Wolfmother

By on Monday, 1st May 2006 at 4:37 pm
 

Hailing from Australia, Wolfmother appear destined to be the new face of traditional hard rock, taking over from the likes of Black Sabbath, Deep Purple and Led Zeppelin. After working their way round the world from Australia to LA, they recorded this, their debut album that was released originally in Australia in October 2005 and now in the USA.

At first listen, it sounds not a lot different to their heroes of the 1970s, however truth be told these lads were probably not even out of diapers when their superstars were playing arenas. Therefore this is hard rock for Generation Y, a new take on vintage metal.

Their appeal is summed up in the CD’s first word of the album opener “Dimension”: “Wwwwwaaaauuuuggggghhhhh!” and thus the album begins in a carefully coordinated homage to several key players of the modern musical movement. The drums and wails of the White Stripes, keyboards of Deep Purple, the wall of sound of Zeppelin, and the guitars of Sabbath all combined to make either the best band ever or the biggest wannabe tribute act ever, dependant on your views.

“White Unicorn” is the second track of the album, and their second single, and mixes clear guitars and vocals with a great wall of sound created by the bass and drums towards the end.

“Apple Tree” is one of the weakest tracks of the album, with lazy, repetitive vocals mixed with non-inventive guitars repeating the same riff over and over. However, once this track is out of the way, the album steadily improves. Towards the end of the album we get the required slow track of the album, “Tales” which reminds me distinctly of some of Jet’s “Look What You’ve Done” (which might be because both albums have been produced by Dave Sardy) before the guitars kick in and we are back to the rock-out of the earlier tracks.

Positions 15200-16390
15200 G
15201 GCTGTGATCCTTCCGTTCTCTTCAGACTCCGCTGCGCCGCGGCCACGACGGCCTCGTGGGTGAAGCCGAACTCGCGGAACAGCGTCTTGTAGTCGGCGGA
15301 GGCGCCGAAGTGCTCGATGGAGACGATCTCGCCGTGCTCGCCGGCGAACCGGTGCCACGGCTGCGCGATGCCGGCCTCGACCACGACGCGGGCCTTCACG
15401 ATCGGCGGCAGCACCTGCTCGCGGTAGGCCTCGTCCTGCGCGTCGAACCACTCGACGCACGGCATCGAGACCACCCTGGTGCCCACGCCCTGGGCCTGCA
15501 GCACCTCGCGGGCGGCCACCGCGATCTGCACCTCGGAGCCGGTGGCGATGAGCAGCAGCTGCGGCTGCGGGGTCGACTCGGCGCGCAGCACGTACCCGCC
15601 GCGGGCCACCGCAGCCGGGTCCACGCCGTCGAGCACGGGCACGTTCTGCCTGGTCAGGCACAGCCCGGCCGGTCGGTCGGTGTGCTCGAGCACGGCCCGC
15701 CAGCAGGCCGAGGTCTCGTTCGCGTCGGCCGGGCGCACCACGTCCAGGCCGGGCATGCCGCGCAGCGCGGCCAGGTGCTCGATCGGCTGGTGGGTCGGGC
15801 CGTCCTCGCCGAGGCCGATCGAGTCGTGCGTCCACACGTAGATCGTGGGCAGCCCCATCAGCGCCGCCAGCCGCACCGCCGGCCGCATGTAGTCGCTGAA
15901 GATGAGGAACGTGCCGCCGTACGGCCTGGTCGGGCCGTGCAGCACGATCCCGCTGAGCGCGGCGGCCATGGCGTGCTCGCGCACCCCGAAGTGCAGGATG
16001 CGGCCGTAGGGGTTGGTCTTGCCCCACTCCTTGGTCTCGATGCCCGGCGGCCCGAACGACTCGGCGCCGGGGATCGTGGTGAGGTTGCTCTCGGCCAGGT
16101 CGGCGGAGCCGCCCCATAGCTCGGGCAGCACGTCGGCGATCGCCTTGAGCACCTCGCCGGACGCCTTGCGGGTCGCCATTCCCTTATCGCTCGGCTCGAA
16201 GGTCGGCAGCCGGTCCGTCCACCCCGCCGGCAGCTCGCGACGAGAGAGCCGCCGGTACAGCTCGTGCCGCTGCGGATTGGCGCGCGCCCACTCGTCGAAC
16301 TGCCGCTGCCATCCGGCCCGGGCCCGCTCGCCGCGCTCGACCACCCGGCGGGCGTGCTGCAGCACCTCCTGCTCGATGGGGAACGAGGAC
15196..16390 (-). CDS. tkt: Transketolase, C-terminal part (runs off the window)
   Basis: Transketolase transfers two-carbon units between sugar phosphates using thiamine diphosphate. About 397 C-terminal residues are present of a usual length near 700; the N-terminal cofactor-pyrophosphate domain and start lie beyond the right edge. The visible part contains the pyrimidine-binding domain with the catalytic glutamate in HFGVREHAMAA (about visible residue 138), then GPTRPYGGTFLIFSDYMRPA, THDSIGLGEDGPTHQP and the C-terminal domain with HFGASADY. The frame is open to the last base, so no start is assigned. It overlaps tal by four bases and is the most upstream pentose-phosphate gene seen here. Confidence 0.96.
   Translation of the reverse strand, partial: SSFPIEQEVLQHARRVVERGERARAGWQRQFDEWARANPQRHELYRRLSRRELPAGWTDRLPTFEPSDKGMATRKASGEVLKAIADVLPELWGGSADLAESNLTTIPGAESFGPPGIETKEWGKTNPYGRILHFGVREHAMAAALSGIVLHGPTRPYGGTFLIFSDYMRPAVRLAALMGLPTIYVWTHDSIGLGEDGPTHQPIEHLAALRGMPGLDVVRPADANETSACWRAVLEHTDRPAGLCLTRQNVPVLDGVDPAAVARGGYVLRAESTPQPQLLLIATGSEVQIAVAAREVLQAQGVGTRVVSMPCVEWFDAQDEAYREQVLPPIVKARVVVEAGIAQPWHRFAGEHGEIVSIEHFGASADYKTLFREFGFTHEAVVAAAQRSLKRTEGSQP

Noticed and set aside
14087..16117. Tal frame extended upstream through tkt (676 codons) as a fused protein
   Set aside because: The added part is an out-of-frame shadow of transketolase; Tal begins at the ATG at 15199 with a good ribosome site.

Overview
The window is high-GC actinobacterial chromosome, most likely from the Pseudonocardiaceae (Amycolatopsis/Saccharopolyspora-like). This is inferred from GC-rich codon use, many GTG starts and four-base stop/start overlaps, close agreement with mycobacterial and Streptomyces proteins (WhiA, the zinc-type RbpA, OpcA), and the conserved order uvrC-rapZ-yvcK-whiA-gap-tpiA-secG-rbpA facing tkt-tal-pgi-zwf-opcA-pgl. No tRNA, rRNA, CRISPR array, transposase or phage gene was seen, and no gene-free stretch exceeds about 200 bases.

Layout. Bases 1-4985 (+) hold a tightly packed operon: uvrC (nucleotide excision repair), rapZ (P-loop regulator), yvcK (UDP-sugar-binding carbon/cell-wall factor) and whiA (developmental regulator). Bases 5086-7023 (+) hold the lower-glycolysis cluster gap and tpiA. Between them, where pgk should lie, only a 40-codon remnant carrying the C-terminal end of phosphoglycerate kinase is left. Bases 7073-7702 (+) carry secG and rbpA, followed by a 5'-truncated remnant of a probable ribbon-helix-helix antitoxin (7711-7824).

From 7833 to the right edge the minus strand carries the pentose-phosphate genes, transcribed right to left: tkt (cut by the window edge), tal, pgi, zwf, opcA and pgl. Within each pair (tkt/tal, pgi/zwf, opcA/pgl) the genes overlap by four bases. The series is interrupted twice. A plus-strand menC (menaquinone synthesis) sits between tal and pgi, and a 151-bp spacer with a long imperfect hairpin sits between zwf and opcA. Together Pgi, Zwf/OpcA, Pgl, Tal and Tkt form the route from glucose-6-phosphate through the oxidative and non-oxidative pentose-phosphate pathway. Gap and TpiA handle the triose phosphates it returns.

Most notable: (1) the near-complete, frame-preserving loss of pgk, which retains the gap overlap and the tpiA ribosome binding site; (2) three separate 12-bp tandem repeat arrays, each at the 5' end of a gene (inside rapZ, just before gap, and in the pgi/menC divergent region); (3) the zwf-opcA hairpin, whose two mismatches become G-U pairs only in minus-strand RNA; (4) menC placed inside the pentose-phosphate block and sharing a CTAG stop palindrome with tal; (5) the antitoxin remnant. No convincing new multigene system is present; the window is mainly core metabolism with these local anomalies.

Final track “Vagabond” brings about an element of rawness to proceedings, with the feeling that it was knocked up in a few minutes out the back and stuck on the end of the album; however the album is much the richer for its addition. Probably the “odd one out” of the collection, it provides a useful bridge between modern era music (Strokes, Sufjan Stevens, White Stripes, Oasis etc) and the bands which earlier tracks sound like (Led Zeppelin, Deep Purple, Black Sabbath etc).

So overall, a strong first effort: they could introduce a whole new generation to the likes of Zeppelin and Sabbath, however don’t appear to have done anything particularly new or extra creative, rather just re-used the existing formula, toned it up a bit with technology and changed its home from England to Australia. Their second album will be the true test of their greatness or imitation, and will determine whether they’re a bunch of Sabbath/Zeppelin wannabes or a viable alternative to Generation Y.

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